Home Office support of safety app fails to address male violence against women, campaigners say

By Saman Javed
Getty Images/iStockphoto

Women’s groups have urged the government to implement measures which “address the behaviour of violent men” after it backed a new app that allows users’ friends and family to track their journey home.

Path Community aims to help women and other vulnerable groups get home safely by providing them with a monitored route. The app allows users to choose nominated “guardians” who will be able to track their journey.

If the walker moves more than 40 metres from the designated route, or stops for more than three minutes, it will ask them if they are OK. If there is no reply after 30 seconds, the app will notify the person’s guardians.

The app comes after 2021 saw two highly publicised cases of women who were murdered while walking home, Sarah Everard and Sabina Nessa.

The Home Office’s safeguarding minister, Rachel Maclean, said Path Community is part of a “whole society approach to tackling violence against women and girls”.

Maclean said: “Every part of government is working in tandem to deliver our Tackling Violence Against Women and Girls strategy, published in July, which focuses on increased support for survivors, bringing perpetrators to justice and prevention.”

The app has been created by a private company and has not received any funding from the government.

Rights groups have criticised the app as another example of an initiative that “asks women to do yet more work to keep themselves safe”.

“Spaces are not unsafe because of the streetlights or the environment or what we are wearing – they are unsafe because of violent men,” Jayne Butler, CEO of Rape Crisis told the Independent.

“Women already go to great lengths to create a sense of safety by trading in their personal freedoms, another app is not the solution to the underlying issue.

“Addressing harmful attitudes towards women and challenging rape culture is long overdue. We want to see an initiative from the Home Office that addresses the behaviour of violent men, not that asks women to do yet more work to keep themselves safe.”

Andrea Simon, director of the End Violence Against Women Coalition said initiatives which place the burden of staying safe on women can lead to victim blaming.

Solutions focused on women’s safety are producing measures that fail to get to the root of the problem: men’s attitudes and behaviour.

“This app will do nothing to deter a perpetrator intent on harming women, nor will it address the deeply rooted attitudes, norms and inequality that underpin violence against women,” Simon said.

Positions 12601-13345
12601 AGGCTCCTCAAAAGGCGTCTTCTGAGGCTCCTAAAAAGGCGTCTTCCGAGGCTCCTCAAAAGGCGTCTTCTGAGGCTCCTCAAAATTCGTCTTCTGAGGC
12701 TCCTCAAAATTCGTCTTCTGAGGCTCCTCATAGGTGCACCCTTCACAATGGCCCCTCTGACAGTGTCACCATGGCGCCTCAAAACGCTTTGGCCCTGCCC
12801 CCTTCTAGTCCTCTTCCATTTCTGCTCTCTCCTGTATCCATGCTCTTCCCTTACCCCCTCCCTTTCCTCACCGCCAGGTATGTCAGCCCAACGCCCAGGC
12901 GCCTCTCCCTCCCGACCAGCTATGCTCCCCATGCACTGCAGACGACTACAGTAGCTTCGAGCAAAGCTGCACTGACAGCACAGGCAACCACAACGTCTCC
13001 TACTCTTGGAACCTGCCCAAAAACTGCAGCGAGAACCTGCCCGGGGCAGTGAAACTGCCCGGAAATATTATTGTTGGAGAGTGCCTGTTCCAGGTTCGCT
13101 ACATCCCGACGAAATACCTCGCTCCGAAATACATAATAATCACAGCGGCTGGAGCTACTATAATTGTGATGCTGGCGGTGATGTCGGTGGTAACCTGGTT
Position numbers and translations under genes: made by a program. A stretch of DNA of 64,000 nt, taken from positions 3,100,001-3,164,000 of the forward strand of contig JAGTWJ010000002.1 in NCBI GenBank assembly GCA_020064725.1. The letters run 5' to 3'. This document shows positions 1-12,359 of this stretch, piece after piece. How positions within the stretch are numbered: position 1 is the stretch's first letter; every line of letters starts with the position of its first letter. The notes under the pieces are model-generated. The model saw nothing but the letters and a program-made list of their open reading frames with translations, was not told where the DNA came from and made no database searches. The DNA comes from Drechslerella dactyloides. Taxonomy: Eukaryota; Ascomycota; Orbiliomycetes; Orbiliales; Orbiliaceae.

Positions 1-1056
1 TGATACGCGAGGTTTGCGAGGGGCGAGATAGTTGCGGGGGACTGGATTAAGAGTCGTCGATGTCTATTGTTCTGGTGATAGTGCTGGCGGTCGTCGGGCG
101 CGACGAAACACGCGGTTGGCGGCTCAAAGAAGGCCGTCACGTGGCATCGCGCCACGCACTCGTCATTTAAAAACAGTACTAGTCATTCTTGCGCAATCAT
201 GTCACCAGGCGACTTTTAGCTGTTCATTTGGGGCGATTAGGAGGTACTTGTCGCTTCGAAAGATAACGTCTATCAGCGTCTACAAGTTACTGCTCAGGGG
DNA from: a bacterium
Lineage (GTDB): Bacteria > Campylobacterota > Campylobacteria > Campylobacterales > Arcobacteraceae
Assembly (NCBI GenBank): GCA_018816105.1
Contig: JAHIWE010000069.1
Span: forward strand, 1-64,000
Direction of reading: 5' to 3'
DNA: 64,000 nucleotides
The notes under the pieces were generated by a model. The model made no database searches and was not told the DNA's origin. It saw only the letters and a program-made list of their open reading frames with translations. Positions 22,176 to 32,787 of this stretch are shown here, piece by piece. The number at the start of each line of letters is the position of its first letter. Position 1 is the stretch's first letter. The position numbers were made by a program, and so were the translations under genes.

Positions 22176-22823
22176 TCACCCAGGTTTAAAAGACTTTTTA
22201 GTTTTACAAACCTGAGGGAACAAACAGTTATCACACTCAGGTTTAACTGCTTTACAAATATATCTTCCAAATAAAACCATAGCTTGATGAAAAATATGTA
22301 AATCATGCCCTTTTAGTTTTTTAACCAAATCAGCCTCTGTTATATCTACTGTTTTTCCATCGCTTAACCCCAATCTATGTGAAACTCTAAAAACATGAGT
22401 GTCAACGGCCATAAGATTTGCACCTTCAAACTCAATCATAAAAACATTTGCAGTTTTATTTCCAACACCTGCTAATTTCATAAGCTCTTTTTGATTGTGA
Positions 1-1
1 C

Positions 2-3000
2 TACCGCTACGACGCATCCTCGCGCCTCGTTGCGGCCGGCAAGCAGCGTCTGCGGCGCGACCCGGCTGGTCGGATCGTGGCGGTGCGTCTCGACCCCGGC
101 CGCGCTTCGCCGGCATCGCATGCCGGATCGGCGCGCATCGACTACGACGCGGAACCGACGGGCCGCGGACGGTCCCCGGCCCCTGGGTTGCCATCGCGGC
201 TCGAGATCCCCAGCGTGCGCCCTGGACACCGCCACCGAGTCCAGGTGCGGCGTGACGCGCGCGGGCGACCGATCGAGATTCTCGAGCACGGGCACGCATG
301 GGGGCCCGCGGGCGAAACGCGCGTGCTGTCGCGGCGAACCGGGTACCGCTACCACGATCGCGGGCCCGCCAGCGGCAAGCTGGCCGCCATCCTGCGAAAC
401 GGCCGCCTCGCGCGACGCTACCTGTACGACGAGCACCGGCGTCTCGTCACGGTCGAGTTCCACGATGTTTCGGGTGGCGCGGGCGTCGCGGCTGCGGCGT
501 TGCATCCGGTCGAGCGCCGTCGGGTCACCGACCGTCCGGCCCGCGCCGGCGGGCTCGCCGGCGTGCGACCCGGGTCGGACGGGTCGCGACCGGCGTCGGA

“With women’s rights and freedoms to be free from threats of violence as a starting point, we’ll see different solutions that do not place the responsibility on women to protect ourselves and therefore do not blame victims when they are attacked, and do not involve the surveillance of women’s movements under the guise of keeping us safe.”

Some groups have also expressed concern that the app’s principal function, to track a user’s movements, could be misused by abusers.

“Control is at the heart of all domestic abuse. Having heard so many survivors tell us about experiences of being told where they can and can’t go, who they can and can’t see, the ability to track a partner’s movements to the extent this app allows is chilling,” Farah Nazeer, chief executive of Women’s Aid said.

“It would extend an abuser’s reach beyond the home, controlling women in spaces they previously felt safe and free.”

Harry Mead, the founder of Path Community, said he had tried to eliminate misuse of the app.

“For example, with abusers, we have deliberately only enabled guardians to be linked to individual journeys, not every journey. We are also building in the ability for users to toggle live location on and off in order to give them even more privacy whilst maintaining the same safety level,” he said.

Noting that the app is “not the solution to an enormous and systemic issue”, Mead said he hopes it is a “step in the right direction”.

“It has been developed with the support and input of victims of all communities who have suffered vile attacks and is designed to strive towards safer cities for everyone,” he added.

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